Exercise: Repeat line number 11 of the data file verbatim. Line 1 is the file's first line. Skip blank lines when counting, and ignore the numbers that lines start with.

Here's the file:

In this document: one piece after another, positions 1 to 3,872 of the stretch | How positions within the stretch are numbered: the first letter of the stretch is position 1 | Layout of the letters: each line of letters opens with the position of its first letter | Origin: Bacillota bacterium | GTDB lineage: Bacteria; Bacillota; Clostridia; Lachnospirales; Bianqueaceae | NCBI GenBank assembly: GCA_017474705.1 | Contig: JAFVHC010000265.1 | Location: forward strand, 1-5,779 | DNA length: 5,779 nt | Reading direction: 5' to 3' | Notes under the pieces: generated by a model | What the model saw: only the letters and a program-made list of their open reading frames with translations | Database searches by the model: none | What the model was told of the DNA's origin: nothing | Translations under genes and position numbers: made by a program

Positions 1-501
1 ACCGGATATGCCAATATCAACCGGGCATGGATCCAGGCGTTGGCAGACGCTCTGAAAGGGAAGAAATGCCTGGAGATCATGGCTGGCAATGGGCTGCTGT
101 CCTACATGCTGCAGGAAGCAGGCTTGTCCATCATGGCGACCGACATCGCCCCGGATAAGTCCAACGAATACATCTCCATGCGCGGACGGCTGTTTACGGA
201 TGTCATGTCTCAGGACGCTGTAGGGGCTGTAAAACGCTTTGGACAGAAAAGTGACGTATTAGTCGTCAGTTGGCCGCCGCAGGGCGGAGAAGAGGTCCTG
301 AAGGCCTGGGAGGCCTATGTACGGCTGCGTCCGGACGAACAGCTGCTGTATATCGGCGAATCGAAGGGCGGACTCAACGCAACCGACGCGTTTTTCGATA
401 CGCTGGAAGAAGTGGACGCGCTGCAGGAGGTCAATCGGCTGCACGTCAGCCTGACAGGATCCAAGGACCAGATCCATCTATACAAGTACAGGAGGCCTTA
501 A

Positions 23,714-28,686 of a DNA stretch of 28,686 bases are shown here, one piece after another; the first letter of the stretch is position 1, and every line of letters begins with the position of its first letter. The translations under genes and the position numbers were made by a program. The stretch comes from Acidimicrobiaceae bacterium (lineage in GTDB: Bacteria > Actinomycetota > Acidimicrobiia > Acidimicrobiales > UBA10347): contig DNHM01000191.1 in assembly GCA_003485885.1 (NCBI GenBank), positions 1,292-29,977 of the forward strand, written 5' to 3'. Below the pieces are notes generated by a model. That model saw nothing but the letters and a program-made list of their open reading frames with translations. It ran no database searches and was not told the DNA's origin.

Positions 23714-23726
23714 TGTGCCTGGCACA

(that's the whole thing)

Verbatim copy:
23714 TGTGCCTGGCACA